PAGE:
pressure mapping screen

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Research Aids Prevention and Treatment of Bed Sores

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Registered nurse Samantha Zoellick, who works in Shirley Ryan AbilityLab’s Spinal Cord Innovation Center, had a question.

She noticed that many patients with paralysis were arriving at Shirley Ryan AbilityLab with their own positioning devices — everything from standard pillows to specialized foam wedges — to help them get comfortable. Yet, despite frequent turning by nurses and the use of these devices intended to relieve pressure, some patients were experiencing discomfort nonetheless.

Nurses, therapists, doctors, researchers — we’re all encouraged to submit these kinds of ideas.

Katie Earnest, RN

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“We’re turning patients regularly and closely following clinical protocol, but some still are getting sores,” Samantha said. “We wanted to find the root cause and to address it.”

Samantha wondered if the answer could be found in which devices were being used. Did some work better at helping position patients and relieving pressure on their bodies? Samantha asked her supervisor, Katie Earnest, RN, nurse manager of the Spinal Cord Innovation Center, if she knew of any evidence supporting certain positioning products over others.

“It turns out there really isn’t a lot of research on this topic,” Katie said. “So we decided to spearhead some of our own.”

Our Commitment to Translational Research

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At Shirley Ryan AbilityLab, research ideas can come from anyone.

“Nurses, therapists, doctors, researchers — we’re all encouraged to submit these kinds of ideas,” Katie said.

After some discussion in their nursing group, Katie and Samantha brought the idea of studying positioning device effectiveness to the clinical nurse educator. She developed a proposal and sent it to the grant research team, which accepted the study and approved funding.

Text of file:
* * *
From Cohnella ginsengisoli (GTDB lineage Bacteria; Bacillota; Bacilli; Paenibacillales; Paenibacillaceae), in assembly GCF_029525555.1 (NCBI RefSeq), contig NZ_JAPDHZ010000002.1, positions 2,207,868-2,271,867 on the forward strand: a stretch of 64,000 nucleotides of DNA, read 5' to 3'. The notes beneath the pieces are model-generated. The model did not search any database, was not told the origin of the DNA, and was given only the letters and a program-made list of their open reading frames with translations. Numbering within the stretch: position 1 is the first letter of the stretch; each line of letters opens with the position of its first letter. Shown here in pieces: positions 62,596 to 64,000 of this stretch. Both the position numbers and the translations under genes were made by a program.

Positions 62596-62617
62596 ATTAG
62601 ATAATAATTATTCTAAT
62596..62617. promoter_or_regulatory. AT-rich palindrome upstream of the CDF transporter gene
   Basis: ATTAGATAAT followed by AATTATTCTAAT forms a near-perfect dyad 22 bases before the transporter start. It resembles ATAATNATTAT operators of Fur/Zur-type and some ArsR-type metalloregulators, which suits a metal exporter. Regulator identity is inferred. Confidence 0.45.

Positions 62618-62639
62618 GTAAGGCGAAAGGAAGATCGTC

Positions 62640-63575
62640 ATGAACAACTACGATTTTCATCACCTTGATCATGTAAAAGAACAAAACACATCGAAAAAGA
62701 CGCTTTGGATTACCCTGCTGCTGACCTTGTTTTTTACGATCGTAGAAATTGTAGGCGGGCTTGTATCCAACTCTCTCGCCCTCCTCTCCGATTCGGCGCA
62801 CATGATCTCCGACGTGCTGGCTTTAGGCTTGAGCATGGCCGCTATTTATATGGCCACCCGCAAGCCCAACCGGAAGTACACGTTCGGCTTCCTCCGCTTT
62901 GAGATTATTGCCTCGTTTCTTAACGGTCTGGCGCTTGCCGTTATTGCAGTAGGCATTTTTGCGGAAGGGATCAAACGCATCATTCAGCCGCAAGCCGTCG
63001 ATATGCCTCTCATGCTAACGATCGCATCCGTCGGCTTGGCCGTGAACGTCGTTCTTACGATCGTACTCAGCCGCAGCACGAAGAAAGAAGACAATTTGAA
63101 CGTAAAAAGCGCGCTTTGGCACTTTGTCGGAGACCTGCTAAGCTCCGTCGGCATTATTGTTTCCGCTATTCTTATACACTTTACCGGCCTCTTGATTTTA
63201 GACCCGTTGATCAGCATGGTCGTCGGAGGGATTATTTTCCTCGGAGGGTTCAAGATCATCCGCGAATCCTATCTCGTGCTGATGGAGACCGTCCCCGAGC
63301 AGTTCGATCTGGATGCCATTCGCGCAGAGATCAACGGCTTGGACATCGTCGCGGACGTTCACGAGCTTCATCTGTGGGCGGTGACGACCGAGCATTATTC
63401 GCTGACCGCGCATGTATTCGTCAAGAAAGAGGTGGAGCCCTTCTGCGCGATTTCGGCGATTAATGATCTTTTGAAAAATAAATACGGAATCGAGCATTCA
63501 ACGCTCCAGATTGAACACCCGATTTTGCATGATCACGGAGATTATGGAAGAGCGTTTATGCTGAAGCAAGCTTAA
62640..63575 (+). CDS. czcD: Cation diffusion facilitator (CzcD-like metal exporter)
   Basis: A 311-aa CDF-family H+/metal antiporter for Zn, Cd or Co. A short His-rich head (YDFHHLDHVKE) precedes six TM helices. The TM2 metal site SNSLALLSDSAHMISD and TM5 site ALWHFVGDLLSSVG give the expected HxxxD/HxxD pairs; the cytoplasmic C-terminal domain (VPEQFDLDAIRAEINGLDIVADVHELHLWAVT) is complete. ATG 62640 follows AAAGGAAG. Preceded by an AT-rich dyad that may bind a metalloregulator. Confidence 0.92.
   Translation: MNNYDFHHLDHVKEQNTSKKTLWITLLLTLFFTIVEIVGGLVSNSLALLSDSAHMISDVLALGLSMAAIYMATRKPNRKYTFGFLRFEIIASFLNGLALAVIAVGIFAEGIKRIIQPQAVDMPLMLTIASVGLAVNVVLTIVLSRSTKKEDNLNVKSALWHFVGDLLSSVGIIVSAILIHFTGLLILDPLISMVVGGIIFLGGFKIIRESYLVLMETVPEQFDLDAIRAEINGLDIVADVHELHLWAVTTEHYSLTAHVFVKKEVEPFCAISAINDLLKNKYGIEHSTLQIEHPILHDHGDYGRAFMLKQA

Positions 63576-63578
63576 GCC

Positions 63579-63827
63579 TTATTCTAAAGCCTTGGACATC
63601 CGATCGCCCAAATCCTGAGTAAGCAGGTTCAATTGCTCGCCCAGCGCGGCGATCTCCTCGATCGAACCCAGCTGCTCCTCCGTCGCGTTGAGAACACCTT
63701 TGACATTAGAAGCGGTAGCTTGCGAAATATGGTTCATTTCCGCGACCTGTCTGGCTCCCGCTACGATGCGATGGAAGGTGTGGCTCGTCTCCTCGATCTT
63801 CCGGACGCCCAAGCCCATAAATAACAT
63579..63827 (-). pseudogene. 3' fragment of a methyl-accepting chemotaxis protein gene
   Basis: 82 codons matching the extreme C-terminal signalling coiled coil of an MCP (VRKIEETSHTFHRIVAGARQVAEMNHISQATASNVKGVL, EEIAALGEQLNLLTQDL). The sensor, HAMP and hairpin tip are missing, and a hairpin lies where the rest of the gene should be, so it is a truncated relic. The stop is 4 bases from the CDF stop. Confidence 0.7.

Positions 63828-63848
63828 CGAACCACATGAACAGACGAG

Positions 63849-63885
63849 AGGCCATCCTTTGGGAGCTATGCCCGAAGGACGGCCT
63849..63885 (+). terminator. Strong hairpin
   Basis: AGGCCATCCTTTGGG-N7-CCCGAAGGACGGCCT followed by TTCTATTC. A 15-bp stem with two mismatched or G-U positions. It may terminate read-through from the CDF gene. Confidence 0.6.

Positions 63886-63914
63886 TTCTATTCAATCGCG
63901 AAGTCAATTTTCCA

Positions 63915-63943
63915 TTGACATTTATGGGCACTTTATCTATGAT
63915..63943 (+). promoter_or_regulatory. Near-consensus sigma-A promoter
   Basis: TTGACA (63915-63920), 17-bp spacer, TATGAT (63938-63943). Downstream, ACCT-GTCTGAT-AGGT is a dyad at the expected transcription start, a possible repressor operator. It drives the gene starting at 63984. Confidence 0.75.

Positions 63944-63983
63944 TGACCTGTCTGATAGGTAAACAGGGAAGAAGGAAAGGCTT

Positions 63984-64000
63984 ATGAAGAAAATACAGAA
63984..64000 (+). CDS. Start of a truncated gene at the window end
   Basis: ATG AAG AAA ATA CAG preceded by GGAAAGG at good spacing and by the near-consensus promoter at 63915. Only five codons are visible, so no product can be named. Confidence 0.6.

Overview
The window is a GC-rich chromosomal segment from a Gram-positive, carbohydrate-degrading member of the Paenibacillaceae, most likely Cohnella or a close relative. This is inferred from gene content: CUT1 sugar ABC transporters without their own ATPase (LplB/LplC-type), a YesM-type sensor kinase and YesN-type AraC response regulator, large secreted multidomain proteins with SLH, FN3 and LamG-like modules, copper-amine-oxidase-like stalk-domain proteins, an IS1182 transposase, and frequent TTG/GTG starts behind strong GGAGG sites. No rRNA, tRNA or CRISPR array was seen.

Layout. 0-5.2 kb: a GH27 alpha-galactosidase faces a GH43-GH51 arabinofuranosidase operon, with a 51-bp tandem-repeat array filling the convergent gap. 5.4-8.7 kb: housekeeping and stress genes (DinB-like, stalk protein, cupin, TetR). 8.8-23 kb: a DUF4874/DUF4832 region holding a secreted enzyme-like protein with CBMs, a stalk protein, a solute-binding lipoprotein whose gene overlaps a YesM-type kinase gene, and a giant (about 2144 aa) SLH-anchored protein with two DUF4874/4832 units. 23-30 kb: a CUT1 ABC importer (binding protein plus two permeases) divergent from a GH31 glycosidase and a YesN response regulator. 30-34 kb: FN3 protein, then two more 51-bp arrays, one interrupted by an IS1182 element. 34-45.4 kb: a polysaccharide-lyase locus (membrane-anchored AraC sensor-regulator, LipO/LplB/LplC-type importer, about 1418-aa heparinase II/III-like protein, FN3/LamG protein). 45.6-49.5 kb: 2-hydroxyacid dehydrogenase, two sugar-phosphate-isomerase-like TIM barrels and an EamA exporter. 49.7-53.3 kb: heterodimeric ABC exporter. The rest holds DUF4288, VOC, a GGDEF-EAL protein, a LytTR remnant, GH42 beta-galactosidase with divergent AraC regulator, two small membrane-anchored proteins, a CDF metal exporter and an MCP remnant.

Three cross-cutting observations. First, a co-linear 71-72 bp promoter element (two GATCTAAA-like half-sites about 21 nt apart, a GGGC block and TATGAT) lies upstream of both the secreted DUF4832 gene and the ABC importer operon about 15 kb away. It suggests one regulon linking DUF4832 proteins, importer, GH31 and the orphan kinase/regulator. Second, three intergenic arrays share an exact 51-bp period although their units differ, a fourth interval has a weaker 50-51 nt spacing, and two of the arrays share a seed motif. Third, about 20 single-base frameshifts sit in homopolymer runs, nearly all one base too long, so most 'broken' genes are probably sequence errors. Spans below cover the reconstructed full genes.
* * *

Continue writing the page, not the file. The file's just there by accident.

“I was ecstatic to have an opportunity to explore this further,” Samantha said.

The research itself will hinge on a technology called pressure mapping.

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“It is essentially an overlay that will be placed on top of patient beds,” Katie said. “We can put individuals — study subjects, patients — on top of that overlay. It will show us where the pressure is, and how much pressure exists, on different pressure points on their bodies. Using this, we can determine how effective we are at repositioning and how effective a certain repositioning device is at relieving pressure.”

The study will collect data for several variables, including different positioning devices, and individuals both with and without paralysis.

“Shirley Ryan AbilityLab is very supportive of research ideas coming from anywhere,” Katie said. “Nurses are the ones on the frontlines repositioning patients every two hours, 24 hours a day, so it’s only natural that we lead this exploration.”

“I’m eager to put our findings into practice and am hopeful this research will really make a difference for a lot of people,” Samantha said.

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